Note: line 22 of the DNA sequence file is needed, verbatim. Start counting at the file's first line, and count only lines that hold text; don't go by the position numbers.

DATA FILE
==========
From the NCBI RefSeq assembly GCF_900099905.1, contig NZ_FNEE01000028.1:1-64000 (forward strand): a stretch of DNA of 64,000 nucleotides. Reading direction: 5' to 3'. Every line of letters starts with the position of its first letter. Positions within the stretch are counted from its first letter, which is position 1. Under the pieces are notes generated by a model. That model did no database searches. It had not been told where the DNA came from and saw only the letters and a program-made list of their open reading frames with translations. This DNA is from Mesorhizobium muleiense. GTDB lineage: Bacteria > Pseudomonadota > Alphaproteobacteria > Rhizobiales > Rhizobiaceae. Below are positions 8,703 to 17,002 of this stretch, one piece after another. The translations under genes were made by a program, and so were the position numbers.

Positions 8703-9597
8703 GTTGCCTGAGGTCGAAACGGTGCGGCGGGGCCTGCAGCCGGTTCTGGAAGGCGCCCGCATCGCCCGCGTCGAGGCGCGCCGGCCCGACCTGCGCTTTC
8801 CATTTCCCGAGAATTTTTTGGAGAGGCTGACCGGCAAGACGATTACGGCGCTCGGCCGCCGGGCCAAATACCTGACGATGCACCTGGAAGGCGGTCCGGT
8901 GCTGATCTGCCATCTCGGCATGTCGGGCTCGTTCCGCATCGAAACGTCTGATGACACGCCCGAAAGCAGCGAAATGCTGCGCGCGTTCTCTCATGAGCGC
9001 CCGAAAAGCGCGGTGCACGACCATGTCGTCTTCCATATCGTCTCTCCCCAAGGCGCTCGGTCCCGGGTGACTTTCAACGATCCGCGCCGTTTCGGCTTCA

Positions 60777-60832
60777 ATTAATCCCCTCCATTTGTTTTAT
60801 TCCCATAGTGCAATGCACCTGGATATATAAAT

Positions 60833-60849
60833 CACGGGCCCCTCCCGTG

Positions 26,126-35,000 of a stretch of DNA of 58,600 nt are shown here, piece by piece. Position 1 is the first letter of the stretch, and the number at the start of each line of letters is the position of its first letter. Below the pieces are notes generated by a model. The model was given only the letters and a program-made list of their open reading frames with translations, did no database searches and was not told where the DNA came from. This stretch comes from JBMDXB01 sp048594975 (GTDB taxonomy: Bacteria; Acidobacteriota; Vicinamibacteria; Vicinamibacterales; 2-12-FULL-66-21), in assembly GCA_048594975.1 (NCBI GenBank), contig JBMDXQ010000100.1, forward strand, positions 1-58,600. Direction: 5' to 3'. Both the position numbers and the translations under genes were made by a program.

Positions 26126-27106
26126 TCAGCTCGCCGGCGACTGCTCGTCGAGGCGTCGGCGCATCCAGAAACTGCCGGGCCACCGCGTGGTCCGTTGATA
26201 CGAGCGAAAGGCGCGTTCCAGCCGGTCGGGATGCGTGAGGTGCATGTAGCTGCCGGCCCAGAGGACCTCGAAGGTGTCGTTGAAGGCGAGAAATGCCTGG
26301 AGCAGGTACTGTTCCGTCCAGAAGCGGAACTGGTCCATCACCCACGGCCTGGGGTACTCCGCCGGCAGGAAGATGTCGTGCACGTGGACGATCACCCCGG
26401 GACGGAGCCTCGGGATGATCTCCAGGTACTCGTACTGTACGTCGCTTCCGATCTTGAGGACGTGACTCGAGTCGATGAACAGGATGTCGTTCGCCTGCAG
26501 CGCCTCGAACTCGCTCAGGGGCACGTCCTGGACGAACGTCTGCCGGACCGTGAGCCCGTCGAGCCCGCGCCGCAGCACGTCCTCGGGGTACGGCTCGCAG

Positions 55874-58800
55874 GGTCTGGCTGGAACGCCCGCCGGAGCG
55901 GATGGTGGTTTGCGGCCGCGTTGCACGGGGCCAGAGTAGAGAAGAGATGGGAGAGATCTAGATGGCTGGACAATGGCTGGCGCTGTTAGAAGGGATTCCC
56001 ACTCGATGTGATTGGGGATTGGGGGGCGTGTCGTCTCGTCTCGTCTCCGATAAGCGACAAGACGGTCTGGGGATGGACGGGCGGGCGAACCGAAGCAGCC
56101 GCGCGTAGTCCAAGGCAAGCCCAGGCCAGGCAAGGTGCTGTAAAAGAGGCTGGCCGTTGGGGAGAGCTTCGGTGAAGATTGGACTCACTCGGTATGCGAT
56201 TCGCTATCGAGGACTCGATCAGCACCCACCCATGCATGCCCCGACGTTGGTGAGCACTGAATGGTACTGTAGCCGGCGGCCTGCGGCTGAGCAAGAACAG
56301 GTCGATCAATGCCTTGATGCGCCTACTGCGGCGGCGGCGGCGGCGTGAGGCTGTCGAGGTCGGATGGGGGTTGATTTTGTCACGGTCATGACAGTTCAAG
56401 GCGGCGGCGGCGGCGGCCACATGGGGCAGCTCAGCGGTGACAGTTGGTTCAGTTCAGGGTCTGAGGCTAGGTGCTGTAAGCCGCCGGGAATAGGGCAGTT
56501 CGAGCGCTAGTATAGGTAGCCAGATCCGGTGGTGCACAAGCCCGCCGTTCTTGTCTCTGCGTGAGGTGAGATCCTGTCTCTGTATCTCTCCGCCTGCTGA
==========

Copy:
56001 ACTCGATGTGATTGGGGATTGGGGGGCGTGTCGTCTCGTCTCGTCTCCGATAAGCGACAAGACGGTCTGGGGATGGACGGGCGGGCGAACCGAAGCAGCC